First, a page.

Let us know how this goes. I'm cheering for you on the inside.

Jeremy

RG said...

I can't say that I've had people's attitude change when I actually said "I'm gay", I think maybe because I've never really been in the closet - I've never tried to hide anything. I just was - even in the military, to some degree anyway.

I wish you well and are sending good Karmic vibes your way.

Java said...

Once that word is out there, no one can pretend it isn't real. Denial is a strong force. If one doesn't actually say the word, people can stay safely locked within their cocoon of denial. The word is the key.

And it is. The key. You've said as much here. I salute you for taking the stand, and wish you all the best in your journey the rest of the way out.

Ur-spo said...

whenever we disclose more of ourself, people fold it into their perceptions of us. It is inevitable. People see you a GAY or gay as part of you, depending on their wisdom.
One of the positives is they now can't see GAY as an abstract; they know a real person who is gay - and this must change their perception for the better I believe.

Lemuel said...

I am very happy to read this post, because my own experience with "regional executives" was very much less positive. It had nothing to do with coming out. Lord only knows what they would have been like then. I only know that they could not be trusted in the little things. I was not about to trust them with the big ones.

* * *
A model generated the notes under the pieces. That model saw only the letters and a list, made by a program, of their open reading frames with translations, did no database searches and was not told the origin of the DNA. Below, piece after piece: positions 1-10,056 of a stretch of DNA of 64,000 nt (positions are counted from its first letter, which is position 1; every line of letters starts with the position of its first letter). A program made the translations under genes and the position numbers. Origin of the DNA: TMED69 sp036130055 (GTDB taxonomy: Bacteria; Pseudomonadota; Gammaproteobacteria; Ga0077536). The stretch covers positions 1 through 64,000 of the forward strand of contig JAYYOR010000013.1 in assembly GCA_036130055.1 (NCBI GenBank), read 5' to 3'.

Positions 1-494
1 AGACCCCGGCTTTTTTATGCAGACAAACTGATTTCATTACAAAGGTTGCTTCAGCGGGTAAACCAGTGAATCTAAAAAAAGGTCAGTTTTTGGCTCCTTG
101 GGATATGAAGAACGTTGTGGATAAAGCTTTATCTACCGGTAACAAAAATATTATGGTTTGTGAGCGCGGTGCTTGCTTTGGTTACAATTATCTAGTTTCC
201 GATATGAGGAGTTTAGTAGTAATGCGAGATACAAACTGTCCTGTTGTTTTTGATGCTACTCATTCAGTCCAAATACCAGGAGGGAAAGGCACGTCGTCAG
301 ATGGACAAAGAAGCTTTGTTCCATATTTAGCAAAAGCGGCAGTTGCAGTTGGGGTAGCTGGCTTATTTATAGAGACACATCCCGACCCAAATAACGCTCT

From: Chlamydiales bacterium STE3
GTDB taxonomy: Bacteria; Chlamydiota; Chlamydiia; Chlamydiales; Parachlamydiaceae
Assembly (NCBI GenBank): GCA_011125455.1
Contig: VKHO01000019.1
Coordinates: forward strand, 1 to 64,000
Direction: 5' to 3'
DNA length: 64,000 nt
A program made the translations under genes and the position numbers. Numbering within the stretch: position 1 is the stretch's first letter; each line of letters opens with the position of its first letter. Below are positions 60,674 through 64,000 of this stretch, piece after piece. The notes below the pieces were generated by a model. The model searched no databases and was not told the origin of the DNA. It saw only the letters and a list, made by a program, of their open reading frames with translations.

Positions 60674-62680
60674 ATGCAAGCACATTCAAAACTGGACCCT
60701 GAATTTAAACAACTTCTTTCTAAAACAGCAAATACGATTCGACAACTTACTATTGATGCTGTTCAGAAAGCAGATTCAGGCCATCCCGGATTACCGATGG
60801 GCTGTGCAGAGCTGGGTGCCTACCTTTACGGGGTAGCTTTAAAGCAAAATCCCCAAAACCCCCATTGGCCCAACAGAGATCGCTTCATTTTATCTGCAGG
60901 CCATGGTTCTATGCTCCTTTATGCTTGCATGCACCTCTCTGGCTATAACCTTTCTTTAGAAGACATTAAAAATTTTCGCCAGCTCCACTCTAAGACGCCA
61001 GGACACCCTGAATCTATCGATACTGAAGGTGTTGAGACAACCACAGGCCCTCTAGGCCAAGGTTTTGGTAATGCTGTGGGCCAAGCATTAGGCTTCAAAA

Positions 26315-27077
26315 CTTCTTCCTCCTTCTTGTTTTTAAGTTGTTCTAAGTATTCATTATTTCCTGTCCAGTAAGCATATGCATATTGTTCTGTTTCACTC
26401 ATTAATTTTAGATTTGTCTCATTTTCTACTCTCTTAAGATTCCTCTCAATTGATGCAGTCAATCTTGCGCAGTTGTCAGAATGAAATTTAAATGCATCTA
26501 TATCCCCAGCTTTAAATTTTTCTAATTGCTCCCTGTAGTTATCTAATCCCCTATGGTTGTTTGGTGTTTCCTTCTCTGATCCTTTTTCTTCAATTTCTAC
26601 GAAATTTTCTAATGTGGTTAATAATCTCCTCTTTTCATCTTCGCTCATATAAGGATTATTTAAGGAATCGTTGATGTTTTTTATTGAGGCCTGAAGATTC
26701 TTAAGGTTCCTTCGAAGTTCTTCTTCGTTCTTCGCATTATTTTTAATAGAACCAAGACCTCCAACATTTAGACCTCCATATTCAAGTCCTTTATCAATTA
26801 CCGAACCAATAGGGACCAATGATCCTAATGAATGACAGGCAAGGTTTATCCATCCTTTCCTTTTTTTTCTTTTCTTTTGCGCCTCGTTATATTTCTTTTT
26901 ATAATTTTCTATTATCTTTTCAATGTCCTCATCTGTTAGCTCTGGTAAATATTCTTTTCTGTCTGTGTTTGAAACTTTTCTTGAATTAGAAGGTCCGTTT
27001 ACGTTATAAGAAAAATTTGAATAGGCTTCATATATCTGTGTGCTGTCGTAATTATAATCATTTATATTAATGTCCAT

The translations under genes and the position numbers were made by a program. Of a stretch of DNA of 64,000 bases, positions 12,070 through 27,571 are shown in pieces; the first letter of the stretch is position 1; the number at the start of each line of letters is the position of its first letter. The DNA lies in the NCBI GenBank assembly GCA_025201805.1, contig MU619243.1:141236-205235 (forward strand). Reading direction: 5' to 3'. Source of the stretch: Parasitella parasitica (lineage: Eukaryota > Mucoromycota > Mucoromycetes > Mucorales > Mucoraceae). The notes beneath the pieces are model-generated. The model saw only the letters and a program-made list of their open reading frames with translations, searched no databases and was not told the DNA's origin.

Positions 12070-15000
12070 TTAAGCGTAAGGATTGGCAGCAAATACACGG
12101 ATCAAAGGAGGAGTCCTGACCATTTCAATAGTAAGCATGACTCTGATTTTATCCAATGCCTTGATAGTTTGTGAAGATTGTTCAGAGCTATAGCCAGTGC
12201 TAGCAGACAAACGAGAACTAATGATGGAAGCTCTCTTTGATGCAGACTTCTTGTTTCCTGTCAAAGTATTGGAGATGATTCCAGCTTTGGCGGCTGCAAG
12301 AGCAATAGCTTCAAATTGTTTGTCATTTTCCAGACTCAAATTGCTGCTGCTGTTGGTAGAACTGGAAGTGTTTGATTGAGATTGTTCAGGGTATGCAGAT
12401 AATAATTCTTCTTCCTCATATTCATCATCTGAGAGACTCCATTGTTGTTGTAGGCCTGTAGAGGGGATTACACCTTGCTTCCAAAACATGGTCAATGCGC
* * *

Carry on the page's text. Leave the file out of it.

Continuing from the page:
Best wishes to you. I hope that the RE is true to his word and walks with you on this journey.

A Troll At Sea said...

Toasted One:

I think that people's attitude changes because something they sensed has been spoken--it clears the air. Another tidy [ie, timely] example of what makes us free.

Best to you and yours
T@C

manxxman said...

What a positive meeting......having followed your blog for some time now it doesn't not surprise me one bit that you are at this point in your journey.

My experience was that no one really cared.....oh the few that did were loving and supporting.....including my ex wife.....

evilganome said...

This sounds like a great step for you. I've been out my entire adult life, so it's hard to gauge what the effect is. I do know that being out from the start has allowed me to know exactly where I stand with people. It's been tough at times, but ultimately much better for me as a person.

Me said...

After coming out to him, I noticed a marked difference, whether percieved or actual, in the demeanor of the clergy for whom I work. I am who I am. A Christian who happens to be gay, created in the image of the Divine....

Neil said...

I can't imagine better news than this, about you being successful.

Michael Dodd said...

In a few instances, I think the attitude change that I saw in people after I came out was their attitude toward gay people. For the first time, they knew they knew a gay person and had to think about the issue in a different way. NOT true of everyone, but of some.

In one case, important to me, after I came out to a high school classmate -- both of us in our late 50s at the time -- , she was relieved to discover she had someone to talk to about her gay son and his struggles. It made me realize that my coming out is not always about me.